A nightmare is unfolding for passengers aboard an Italian cruise ship which docked in Hobart today as the ships’ owners have forbidden anyone leaving the vessel and coming ashore.

Both crew and up to 3000 passengers on the MSC Magnifica, which is part way through a cruise of the Pacific, have been prevented from leaving it amid coronavirus pandemic fears.

The ship, operated by the global cruise line Mediterranean Shipping Company, arrived from New Zealand on Saturday morning at the Port of Hobart and is due in Sydney on Monday.

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A TasPorts spokesperson told the Hobart Mercury the cruise ship company had elected to keep passengers on board to avoid the risk of contamination.

Due to the fact no coronavirus cases have been reported on board, this may be to protect passengers from being infected by Tasmanians.

“The cruise company, MSC Cruises, has made the decision to keep passengers on board while in port, to ensure their health and safety, in response to potential risk of COVID-19,” TasPorts said.

MSC Cruises, which is registered in Switzerland, was founded in Italy and is now part of the world’s second biggest container shipping operator.

The ship sailed from Wellington on Tuesday, cruised through the Milford Sound, is due to sail from Hobart to arrived in Sydney on Monday.

The Magnifica is expected to spend two days and one night in Sydney, but it now seems doubtful passenger will be allowed to disembark in the harbour city either.

After Sydney the ship is due in the New Caledonia, at the Ils Des Pins and Noumea, and then Cairns, where the 15-day luxury cruise ends.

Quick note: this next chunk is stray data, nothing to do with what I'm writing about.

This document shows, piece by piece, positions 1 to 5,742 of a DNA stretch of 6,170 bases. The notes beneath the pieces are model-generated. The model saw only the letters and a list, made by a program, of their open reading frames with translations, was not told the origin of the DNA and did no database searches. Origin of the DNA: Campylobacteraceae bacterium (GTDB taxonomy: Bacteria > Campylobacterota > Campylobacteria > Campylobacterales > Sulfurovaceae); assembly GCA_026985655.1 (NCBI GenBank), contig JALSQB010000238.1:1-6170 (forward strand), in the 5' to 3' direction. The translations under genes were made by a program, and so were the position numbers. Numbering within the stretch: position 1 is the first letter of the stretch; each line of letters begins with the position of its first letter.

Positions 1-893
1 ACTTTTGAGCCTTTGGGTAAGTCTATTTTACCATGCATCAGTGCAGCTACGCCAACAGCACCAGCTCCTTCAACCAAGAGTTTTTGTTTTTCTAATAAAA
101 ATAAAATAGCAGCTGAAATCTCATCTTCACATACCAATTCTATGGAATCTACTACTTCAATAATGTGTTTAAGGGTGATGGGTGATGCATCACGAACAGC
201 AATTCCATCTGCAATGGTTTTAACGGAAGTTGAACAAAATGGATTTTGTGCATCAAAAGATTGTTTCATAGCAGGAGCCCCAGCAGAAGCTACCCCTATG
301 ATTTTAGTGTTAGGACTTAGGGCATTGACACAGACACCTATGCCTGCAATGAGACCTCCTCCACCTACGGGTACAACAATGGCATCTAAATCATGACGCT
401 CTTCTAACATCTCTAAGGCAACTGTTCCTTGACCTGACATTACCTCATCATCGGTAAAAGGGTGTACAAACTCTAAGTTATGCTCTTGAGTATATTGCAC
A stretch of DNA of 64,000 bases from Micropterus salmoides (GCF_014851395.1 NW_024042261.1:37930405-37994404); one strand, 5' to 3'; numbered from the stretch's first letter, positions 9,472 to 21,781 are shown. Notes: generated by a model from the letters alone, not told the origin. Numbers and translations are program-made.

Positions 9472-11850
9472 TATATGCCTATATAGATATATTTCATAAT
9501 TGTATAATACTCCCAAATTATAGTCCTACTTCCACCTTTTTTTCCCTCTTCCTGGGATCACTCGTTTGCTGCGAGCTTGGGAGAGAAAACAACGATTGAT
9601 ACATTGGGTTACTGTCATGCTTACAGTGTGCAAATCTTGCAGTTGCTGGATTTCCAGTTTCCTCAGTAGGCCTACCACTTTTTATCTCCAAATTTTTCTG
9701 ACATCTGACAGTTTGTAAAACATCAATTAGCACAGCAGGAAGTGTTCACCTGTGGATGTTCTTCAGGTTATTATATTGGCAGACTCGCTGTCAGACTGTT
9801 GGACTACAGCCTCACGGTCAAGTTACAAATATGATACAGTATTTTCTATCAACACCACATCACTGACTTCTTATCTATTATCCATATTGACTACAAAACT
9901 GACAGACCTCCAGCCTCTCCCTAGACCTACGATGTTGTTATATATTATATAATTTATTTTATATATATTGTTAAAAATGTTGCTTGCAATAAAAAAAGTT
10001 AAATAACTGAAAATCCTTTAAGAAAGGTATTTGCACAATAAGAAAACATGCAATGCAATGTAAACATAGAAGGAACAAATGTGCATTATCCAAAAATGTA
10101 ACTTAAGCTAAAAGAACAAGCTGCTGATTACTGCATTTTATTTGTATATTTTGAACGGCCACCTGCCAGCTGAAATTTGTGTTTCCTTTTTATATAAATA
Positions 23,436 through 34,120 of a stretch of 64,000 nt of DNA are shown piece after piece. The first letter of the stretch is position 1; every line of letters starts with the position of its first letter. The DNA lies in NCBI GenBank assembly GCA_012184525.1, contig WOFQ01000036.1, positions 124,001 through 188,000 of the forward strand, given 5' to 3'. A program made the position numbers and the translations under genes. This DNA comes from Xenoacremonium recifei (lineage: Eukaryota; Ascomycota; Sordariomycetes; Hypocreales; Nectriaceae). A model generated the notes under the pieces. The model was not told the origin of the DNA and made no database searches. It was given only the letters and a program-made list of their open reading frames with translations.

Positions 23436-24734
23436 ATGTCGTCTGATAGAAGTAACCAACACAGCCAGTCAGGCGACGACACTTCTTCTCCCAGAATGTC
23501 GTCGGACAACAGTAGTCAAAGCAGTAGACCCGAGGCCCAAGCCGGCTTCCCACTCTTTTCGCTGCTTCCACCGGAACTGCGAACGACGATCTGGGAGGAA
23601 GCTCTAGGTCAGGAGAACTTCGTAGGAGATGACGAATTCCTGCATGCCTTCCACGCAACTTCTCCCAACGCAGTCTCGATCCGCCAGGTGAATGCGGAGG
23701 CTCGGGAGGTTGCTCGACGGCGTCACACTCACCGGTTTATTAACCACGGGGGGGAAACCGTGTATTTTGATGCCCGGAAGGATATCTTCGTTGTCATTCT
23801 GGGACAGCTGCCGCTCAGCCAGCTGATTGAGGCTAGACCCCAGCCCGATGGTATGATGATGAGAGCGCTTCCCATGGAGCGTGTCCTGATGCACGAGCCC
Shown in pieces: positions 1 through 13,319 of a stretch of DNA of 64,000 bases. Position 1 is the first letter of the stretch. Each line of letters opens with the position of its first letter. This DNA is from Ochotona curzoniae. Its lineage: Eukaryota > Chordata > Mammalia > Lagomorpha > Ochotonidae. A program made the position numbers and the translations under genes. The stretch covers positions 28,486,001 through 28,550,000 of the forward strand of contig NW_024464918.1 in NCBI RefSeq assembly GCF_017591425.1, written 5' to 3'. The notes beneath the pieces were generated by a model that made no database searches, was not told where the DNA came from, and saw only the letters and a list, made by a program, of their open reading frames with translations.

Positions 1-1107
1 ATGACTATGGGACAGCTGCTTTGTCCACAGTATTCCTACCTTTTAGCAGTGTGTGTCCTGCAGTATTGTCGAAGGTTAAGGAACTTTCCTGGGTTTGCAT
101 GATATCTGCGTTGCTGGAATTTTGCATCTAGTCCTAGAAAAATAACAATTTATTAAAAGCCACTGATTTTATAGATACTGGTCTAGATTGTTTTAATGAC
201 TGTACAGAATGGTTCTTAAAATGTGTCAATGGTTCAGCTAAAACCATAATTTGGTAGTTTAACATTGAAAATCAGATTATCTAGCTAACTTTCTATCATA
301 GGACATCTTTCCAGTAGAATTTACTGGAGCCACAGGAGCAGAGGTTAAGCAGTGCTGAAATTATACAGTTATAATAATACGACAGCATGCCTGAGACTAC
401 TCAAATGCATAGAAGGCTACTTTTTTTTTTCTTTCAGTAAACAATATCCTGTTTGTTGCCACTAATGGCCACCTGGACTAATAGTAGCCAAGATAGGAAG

The luxury vessel has nine bars and lounges and speciality facilities including a casino, an underwater children’s playroom, a disco, a poker room, sports centre, tennis, basketball and squash courts, beauty salon, massage room, card room and a bowling alley.

As coronavirus plunges the tourism industry and in particular cruise liners into chaos, Cunard Lines has made an 11th hour decision to cancel its Perth to South Africa cruise.

Due to depart today, passengers booked on the Queen Mary II flooded Cunard with anxious inquiries following Friday’s statement by Scott Morrison.

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In announcing a ban from Monday on public gatherings of more than 500 people, the Prime Minister recommended Australians avoid unnecessary travel.

A relative of one retired couple booked on the ship said her parents had been told on Friday that because it was less than 48 hours before sailing, that if they cancelled they would forfeit their entire cruise payment of more than $10,000.

Around 9.30am on Saturday Cunard pulled the pin on the cruise and offered passengers a full refund or an 150% credit for any future cruises once the pandemic is over.

Cunard is a subsidiary of Princess and Carnival lines which have cancelled all cruises for the immediate future.

The company’s Diamond Princess ship was quarantined at sea off Japan for weeks after a coronavirus outbreak infected more than 700 passengers, some of whom died.

An elderly couple has sued Princess Cruise Lines for more than $1 million after being stuck on the coronavirus-stricken Grand Princess off San Francisco.

P&O Cruises has today announced a 30-day pause in cruise operations due to the impact of the coronavirus.

The company says this is in response to official advice to limit mass gatherings to no more than 500 people and official travel advice that Australians should avoid travel to anywhere in the world at this time.

P&O Cruises President Sture Myrmell said the company has never come across a challenge like this before.